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Title: Corynanthine  
Author: World Heritage Encyclopedia
Language: English
Subject: Yohimbine, C21H26N2O3
Publisher: World Heritage Encyclopedia


Systematic (IUPAC) name
(16β,17α)-17-hydroxy-yohimban-16-carboxylic acid methyl ester
Clinical data
Legal status
  • Uncontrolled
Routes Oral
CAS number
ATC code None
Chemical data
Formula C21H26N2O3 
Mol. mass 354.44 g/mol

Corynanthine, also known as rauhimbine, is an alkaloid found in the Rauwolfia and Pausinystalia (formerly known as Corynanthe) genera of plants.[1][2] It is one of the two diastereoisomers of yohimbine, the other being rauwolscine.[3][4] It is also related to ajmalicine.

Corynanthine acts as an α1-adrenergic and α2-adrenergic receptor antagonist with approximately 10-fold selectivity for the former site over the latter.[3][4] This is in contrast to yohimbine and rauwolscine which have around 30-fold higher affinity for α2-adrenergic over α1-adrenergic.[3][4] As a result, corynanthine is not a stimulant (or an aphrodisiac for that matter), but a depressant, and likely plays a role in the antihypertensive properties of Rauwolfia extracts. Like yohimbine and rauwolscine, corynanthine has also been shown to possess some activity at serotonin receptors.[5]

See also


  1. ^ PHILLIPS DD, CHADHA MS (September 1955). "The alkaloids of Rauwolfia serpentina Benth". Journal of the American Pharmaceutical Association. American Pharmaceutical Association 44 (9): 553–67. PMID 13251932. 
  2. ^ "Alkaloids from Rauvolfia canescens; Pharmaceutical Biology - 39(3):Pages 239-240 - Informa Healthcare".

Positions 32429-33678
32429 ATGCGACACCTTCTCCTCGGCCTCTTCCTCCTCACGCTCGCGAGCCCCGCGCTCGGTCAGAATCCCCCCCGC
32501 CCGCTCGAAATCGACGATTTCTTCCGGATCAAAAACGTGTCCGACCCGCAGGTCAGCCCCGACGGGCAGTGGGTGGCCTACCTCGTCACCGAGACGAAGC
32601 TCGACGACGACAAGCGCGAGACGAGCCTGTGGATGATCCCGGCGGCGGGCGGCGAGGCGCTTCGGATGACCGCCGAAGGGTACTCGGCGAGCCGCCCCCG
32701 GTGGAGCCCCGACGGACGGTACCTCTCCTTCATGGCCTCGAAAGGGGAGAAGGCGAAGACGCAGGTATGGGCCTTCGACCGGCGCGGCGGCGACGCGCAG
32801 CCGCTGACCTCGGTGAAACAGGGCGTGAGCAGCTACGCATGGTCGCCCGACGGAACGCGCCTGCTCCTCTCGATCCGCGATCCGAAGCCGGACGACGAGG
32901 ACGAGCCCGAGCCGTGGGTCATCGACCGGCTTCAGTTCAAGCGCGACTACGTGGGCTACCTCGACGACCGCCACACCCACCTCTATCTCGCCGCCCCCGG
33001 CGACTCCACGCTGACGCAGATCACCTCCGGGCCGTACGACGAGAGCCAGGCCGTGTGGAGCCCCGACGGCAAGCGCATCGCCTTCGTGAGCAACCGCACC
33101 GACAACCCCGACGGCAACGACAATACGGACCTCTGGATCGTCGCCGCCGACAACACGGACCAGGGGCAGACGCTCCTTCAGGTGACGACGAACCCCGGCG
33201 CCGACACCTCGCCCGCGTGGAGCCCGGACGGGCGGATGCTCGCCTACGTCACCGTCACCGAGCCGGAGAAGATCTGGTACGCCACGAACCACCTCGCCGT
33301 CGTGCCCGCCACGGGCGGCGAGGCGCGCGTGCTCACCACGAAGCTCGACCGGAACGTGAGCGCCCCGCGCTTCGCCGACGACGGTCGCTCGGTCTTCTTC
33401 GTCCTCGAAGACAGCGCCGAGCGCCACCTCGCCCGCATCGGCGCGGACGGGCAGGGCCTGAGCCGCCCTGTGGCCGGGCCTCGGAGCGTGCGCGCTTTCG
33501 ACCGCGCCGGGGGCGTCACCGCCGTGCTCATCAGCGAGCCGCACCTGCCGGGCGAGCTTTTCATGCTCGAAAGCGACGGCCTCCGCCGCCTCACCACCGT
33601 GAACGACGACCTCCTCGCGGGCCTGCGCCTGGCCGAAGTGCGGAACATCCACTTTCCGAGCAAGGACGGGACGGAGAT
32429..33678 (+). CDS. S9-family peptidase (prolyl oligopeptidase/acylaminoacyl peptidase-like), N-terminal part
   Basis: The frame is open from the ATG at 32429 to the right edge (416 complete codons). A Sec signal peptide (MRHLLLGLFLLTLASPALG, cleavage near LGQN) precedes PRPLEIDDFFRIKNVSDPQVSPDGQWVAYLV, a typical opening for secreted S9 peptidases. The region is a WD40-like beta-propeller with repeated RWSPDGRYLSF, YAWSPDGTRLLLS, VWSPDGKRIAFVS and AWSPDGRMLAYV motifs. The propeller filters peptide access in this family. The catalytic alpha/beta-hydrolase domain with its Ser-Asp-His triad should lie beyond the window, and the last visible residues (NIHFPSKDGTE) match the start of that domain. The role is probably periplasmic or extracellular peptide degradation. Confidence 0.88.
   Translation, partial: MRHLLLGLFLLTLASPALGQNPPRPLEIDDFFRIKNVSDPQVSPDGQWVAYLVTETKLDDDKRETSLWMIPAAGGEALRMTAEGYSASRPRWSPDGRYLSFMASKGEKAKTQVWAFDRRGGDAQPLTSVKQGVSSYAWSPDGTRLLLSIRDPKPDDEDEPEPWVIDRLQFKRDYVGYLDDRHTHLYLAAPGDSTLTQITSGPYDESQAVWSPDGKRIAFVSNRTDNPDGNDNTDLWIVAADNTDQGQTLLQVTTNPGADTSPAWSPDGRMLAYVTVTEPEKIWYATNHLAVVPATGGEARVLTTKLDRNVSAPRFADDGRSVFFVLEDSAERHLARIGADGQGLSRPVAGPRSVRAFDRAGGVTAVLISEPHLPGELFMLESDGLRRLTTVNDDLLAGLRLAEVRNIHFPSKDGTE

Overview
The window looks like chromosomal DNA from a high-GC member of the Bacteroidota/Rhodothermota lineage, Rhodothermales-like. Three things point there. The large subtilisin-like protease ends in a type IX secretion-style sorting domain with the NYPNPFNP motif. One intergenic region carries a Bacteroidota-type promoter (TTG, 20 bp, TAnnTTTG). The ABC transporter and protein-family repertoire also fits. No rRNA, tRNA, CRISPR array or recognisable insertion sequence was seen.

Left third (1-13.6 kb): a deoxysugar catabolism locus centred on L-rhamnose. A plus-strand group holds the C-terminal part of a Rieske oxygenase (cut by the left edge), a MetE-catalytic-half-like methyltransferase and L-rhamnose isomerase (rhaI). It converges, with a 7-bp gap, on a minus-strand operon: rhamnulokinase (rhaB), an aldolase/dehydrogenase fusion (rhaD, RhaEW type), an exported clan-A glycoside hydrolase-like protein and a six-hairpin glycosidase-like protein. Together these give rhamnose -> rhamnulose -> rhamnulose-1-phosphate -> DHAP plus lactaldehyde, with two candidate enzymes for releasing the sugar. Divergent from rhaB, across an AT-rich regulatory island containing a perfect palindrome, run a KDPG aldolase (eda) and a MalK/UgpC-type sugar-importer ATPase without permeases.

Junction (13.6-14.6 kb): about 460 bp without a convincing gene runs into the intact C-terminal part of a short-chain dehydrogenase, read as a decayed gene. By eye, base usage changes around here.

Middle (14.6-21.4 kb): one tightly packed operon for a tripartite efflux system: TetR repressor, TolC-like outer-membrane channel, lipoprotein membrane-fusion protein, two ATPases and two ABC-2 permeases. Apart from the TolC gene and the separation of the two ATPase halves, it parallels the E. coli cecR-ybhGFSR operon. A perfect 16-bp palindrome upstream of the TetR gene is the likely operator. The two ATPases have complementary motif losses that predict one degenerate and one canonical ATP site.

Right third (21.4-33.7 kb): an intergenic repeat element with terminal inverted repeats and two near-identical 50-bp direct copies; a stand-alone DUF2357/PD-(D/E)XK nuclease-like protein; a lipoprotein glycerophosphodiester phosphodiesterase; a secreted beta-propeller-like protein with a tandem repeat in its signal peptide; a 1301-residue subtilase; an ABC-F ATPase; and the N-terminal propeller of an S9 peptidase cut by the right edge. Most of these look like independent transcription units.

3. ^ a b c Shepperson NB, Duval N, Massingham R, Langer SZ (November 1981). "Pre- and postsynaptic alpha adrenoceptor selectivity studies with yohimbine and its two diastereoisomers rauwolscine and corynanthine in the anesthetized dog". The Journal of Pharmacology and Experimental Therapeutics 219 (2): 540–6. PMID 6270312. 
  4. ^ a b c Doxey JC, Lane AC, Roach AG, Virdee NK (February 1984). "Comparison of the alpha-adrenoceptor antagonist profiles of idazoxan (RX 781094), yohimbine, rauwolscine and corynanthine". Naunyn-Schmiedeberg's Archives of Pharmacology 325 (2): 136–44. PMID 6144048. doi:10.1007/bf00506193. 
  5. ^ Feuerstein TJ, Hertting G, Jackisch R (May 1985). "Endogenous noradrenaline as modulator of hippocampal serotonin (5-HT)-release. Dual effects of yohimbine, rauwolscine and corynanthine as alpha-adrenoceptor antagonists and 5-HT-receptor agonists". Naunyn-Schmiedeberg's Archives of Pharmacology 329 (3): 216–21. PMID 2991775. doi:10.1007/bf00501871. 
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